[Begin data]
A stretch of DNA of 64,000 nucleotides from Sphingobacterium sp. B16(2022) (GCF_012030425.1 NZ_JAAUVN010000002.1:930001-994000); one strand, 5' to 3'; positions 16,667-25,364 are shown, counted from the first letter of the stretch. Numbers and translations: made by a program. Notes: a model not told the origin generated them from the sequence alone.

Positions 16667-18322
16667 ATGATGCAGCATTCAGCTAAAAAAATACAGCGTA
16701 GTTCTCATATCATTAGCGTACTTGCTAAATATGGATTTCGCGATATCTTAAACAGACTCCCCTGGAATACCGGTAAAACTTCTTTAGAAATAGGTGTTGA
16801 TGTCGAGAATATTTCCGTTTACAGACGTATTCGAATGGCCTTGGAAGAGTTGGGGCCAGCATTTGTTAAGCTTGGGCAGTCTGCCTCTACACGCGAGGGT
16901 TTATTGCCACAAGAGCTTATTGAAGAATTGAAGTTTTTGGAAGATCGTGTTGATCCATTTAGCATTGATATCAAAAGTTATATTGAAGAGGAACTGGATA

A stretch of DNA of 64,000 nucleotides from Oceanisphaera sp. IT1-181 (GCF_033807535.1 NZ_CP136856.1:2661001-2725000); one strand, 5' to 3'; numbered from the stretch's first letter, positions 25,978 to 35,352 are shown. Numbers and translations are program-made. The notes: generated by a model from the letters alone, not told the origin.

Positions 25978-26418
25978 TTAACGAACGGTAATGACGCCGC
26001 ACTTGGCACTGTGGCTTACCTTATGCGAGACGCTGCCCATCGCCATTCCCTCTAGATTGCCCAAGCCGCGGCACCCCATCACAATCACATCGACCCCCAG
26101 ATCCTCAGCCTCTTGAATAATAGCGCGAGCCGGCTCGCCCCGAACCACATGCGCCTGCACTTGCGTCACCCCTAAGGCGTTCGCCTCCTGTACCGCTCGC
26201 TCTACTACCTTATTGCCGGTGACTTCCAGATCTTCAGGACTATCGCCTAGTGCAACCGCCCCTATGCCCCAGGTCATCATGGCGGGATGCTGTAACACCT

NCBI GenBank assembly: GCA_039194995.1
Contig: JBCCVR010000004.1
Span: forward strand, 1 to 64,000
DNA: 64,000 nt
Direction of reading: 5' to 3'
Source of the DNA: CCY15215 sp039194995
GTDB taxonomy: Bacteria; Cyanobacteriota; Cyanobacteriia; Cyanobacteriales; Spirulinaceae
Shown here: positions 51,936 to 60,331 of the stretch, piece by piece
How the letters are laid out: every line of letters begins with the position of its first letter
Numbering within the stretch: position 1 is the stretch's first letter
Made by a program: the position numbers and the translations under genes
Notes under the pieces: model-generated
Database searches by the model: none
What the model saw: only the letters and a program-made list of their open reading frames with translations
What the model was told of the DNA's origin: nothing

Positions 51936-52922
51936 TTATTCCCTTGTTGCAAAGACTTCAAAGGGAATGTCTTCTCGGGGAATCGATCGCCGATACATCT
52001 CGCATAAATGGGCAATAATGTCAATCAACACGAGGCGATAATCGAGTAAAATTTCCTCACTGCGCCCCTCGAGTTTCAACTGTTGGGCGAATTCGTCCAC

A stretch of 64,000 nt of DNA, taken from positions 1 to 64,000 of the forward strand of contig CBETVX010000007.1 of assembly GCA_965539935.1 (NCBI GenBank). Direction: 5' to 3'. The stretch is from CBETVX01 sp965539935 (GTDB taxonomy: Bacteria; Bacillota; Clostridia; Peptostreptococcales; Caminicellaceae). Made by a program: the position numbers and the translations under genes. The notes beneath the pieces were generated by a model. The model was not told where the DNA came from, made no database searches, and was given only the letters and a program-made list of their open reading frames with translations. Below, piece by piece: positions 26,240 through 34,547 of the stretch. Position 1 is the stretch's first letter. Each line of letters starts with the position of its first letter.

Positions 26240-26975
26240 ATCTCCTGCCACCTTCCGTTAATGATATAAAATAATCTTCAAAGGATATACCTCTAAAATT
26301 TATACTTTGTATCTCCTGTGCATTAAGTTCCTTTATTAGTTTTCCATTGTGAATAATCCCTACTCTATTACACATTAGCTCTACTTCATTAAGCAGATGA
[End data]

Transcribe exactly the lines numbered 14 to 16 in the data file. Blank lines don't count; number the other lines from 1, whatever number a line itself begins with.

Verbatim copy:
Contig: JBCCVR010000004.1
Span: forward strand, 1 to 64,000
DNA: 64,000 nt